A Philosophical Enquiry Into the Origin of Our Ideas of the Sublime and Beautiful

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R. and J. Dodsley in Pall-Mall, 1764 - Aesthetics - 342 pages
 

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Page 106 - In thoughts from the visions of the night, when deep sleep falleth on men, fear came upon me, and trembling, which made all my bones to shake. Then a spirit passed before my face; the hair of my flesh stood up: it stood still, but I could not discern the form thereof: an image was before mine eyes, there was silence, and I heard a voice, saying, Shall mortal man be more just than God?
Page 58 - Whatever is fitted in any sort to excite the ideas of pain, and danger, that is to say, whatever is in any sort terrible, or is conversant about terrible objects, or operates in a manner analogous to terror, is a source of the sublime; that is, it is productive of the strongest emotion which the mind is capable of feeling.
Page 16 - ... a sort of creative power of its own; either in representing at pleasure the images of things in the order and manner in which they were received by the senses, or in combining those images in a new manner, and according to a different order.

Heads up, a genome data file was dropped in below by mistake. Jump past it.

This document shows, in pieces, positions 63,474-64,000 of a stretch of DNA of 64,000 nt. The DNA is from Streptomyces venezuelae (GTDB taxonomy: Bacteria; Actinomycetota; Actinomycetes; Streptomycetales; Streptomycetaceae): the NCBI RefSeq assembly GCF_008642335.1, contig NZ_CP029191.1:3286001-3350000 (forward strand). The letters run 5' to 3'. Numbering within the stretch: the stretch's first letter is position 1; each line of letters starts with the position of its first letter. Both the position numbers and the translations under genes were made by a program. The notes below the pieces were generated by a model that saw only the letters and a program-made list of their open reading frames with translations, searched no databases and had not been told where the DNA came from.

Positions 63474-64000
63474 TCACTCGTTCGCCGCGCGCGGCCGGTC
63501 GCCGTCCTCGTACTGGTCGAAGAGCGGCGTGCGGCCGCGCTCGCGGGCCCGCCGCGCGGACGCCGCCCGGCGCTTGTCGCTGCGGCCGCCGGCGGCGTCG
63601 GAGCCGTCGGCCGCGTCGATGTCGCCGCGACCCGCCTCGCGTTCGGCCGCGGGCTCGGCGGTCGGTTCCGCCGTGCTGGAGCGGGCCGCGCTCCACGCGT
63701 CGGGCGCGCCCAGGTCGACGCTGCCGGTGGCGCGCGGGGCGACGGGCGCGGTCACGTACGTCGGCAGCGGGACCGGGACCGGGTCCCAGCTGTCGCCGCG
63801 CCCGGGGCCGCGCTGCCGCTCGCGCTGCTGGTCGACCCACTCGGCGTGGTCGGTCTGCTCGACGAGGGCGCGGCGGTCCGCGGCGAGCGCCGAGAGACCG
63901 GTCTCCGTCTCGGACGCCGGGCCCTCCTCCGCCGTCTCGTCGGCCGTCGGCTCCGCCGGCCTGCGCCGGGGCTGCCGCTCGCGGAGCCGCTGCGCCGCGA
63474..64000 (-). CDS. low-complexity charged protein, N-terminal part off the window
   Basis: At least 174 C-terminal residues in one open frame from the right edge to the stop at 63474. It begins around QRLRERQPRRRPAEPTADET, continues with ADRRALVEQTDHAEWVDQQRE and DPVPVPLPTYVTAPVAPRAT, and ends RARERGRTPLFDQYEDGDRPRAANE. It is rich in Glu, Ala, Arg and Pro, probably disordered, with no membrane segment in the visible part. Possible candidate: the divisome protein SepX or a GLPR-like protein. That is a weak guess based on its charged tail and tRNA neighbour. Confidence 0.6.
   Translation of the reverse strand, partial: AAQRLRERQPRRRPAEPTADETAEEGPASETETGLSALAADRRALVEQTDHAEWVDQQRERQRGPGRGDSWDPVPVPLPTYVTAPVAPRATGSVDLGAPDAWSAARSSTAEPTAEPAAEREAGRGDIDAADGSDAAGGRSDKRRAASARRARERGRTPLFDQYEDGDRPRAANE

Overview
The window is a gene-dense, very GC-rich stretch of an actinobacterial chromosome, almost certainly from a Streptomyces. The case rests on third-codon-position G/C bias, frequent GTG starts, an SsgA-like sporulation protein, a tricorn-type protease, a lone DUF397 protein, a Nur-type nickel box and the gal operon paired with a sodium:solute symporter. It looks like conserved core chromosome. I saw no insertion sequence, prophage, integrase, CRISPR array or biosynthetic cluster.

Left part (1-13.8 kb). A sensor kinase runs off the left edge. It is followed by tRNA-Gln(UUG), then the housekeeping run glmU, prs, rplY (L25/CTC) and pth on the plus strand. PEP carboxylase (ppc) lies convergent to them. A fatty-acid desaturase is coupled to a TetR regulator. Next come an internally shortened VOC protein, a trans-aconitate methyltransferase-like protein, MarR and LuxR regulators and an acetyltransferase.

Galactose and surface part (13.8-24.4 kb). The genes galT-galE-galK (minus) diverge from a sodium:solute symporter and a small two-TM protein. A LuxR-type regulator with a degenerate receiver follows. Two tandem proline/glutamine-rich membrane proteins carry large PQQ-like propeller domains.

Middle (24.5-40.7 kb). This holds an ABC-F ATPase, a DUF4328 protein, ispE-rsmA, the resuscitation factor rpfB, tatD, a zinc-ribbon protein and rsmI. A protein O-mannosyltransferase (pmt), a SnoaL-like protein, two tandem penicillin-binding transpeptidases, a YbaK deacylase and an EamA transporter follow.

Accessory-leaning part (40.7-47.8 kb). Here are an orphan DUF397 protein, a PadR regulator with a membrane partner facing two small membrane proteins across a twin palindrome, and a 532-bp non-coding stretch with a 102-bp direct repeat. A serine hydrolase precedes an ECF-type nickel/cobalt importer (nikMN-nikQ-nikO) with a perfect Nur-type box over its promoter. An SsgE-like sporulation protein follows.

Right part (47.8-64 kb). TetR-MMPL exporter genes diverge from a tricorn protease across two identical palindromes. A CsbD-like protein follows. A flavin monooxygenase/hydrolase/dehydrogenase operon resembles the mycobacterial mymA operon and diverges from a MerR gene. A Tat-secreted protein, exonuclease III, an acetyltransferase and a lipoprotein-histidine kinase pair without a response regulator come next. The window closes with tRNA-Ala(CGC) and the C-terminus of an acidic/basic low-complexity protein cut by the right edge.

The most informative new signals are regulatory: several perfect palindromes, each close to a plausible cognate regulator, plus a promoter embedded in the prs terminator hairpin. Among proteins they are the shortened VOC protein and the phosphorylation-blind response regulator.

Page 5 - A definition may be very exact, and yet go but a very little way towards informing us of the nature of the thing defined ; but let the virtue of a definition be what it will, in the order of things, it seems rather to follow than to precede our inquiry, of which it ought to be considered as the result.
Page 74 - But the case is widely different with the greater part of mankind; there is no spectacle we so eagerly pursue as that of some uncommon and grievous calamity; so that whether the misfortune is before our eyes, or whether they are turned back to it in history, it always touches with delight. This is not an unmixed delight, but blended with no small uneasiness.
Page 117 - But whilst we contemplate so vast an object, under the arm, as it were, of almighty power, and invested upon every side with omnipresence, we shrink into the minuteness of our own nature, and are, in a manner, annihilated before him.
Page 126 - I am apt to imagine likewise, that height is less grand than depth; and that we are more struck at looking down from a precipice, than at looking up at an object of equal height, but of that I am not very positive.
Page 105 - ... dark, confused, uncertain images have a greater power on the fancy to form the grander passions than those have which are more clear and determinate.
Page 248 - Campanella. This man, it seems, had not only made very accurate observations on human faces, but was very expert in mimicking such as were any way remarkable. When he had a mind to penetrate into the inclinations of those he had to deal with, he composed his face, his gesture, and his whole body, as nearly as...
Page 113 - Will he make many supplications unto thee? Will he speak soft words unto thee? Will he make a covenant with thee? Wilt thou take him for a servant for ever?

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